Controversial former University of the Witwatersrand SRC president Mcebo Dlamini was denied bail in .
Years back I had a particularly brief stint at boarding school that lasted no more than three months. I ended up in a group that was thrown out after a pupils' riot in which teachers were assaulted.
I swear to this day that the teacher who claimed I assaulted him lied. That is just not me.
Besides, he had smokkelled me into the school himself after a pow-wow with my father when admissions had long been closed, so why would I do it? Hell, I stuck out my neck asking my peers to leave him alone, and there he went to court and brazenly said I had waded into him.
Strange that the court decided to believe a six-foot plus, overweight man claiming he was beaten up by a thin, spindly shanked, reedy teenager with tennis ball knees. Mzobi.
Sir has long gone the way of all flesh, and I bear no grudges. I still think fondly of him and my peers at the boys hostel, where I met some smart aleck characters, bullies and pathetic mparas. One of these mparas spent his days reading karate and judo magazines spread out on his bed. He was a quiet chappie everybody thought was dangerous because of his karate literature.
One night as we were doing guard waiting for some local tsotsis to come by so we could ambush them, headlights shone in our direction and we all thought the moment had arrived. Suddenly we heard a thud: Djup!
The karate man, our trusted kung-fu kid, whom we thought would lead the attack, had fallen to the ground and fainted. We had to abort the mission to revive him.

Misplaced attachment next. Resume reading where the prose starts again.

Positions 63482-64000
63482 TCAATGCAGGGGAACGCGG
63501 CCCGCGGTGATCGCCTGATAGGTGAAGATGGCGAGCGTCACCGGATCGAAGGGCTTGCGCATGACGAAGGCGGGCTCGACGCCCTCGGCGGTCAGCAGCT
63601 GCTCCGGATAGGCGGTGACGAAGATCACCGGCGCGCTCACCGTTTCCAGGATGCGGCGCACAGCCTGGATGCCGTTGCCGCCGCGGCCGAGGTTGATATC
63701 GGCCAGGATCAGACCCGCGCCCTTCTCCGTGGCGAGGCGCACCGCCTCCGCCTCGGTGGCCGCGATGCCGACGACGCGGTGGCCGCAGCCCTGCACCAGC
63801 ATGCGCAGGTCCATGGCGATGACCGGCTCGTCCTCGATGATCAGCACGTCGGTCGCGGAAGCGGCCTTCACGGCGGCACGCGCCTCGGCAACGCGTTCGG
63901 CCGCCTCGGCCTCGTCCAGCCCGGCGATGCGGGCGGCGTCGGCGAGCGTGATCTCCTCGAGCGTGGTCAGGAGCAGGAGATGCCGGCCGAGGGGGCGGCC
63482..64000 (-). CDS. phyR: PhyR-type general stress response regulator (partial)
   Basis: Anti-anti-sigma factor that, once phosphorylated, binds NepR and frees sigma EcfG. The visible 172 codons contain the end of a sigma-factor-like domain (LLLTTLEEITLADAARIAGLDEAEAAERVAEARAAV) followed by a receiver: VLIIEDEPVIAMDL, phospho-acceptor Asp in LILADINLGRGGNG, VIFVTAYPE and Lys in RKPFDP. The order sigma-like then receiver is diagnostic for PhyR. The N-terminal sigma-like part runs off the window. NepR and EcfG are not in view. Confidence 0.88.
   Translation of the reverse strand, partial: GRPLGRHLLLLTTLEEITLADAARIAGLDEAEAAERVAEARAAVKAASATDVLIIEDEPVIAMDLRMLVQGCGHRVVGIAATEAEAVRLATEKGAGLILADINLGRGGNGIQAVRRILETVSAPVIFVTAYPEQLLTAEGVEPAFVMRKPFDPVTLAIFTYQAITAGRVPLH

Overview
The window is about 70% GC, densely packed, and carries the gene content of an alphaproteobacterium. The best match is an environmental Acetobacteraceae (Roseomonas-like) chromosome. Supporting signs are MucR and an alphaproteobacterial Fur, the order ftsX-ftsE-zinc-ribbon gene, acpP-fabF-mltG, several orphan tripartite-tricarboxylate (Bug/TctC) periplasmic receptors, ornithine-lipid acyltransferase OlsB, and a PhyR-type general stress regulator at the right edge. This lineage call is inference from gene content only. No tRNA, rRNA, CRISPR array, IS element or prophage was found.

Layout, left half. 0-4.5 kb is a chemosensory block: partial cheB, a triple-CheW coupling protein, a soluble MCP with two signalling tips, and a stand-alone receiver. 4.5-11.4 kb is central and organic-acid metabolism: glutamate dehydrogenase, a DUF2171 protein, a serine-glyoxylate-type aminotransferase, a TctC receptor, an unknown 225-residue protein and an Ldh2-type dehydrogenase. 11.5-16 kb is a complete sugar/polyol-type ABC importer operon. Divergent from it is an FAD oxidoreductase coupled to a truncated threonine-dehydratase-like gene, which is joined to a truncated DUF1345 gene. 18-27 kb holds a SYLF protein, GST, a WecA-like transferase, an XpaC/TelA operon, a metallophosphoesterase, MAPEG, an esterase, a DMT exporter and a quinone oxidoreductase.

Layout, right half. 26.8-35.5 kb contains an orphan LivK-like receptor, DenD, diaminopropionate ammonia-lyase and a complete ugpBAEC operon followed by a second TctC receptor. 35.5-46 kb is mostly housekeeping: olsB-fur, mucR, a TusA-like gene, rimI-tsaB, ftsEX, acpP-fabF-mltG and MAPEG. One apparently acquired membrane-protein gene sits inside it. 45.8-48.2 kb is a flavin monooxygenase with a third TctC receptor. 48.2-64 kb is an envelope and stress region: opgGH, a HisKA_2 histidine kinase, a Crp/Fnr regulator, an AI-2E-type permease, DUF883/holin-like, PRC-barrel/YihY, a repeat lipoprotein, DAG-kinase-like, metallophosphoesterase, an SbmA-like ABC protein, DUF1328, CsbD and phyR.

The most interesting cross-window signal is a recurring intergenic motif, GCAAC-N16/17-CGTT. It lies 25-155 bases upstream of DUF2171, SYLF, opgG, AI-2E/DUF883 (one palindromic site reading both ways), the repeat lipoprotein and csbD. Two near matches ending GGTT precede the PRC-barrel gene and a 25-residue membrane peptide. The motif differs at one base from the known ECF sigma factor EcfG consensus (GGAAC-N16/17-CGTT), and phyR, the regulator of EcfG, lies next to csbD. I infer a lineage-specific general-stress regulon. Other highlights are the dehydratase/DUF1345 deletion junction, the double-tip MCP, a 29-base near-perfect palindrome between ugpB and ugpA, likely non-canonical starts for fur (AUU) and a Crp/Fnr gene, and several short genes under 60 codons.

In-between stealing locals' goats at GaMosetlha for communal braais at the hostel, we spent a lot of our time setting up kangaroo court sessions where the bigger boys accused the rest of us of plain shit.
It was at one of these sessions that I heard a boy who had just been "convicted" of having said something stupid that I can't remember, tell his accusers before they administered a sjambokking: "[I said it] . I undermined the value of words."
With all the dignity he could muster, he stepped forward and lay down on his stomach to be sjambokked senseless.
"I undermined the value of words ." What a boy!
I was thinking of this fella the other day and how we as South Africans undermine the value of words.
My most favourite in this genre of abused phrases is when a black person says: "I'm sure."
What they actually mean is "I'm not sure".
So, you can't blame a person for misleading you if they had prefaced their lines with "I'm sure".
So it is a perfectly normal thing to say: "I did not say he is gone. I said I'm sure - pronounced ahm shaw."
My uncle Lefi Malatsi tells me of a pal of his in Mamelodi who is hooked on the line "that's nice", which he pronounces des naes.
So you tell his mate that a cousin has died, and he frowns in disbelief while he goois: "Des naes. When did he die?"
You have obviously heard this one: "Ag shame, your baby is so beautiful."
Oh, the beauty of undermining the value of words.
l Charles Mogale is the editor of Sunday World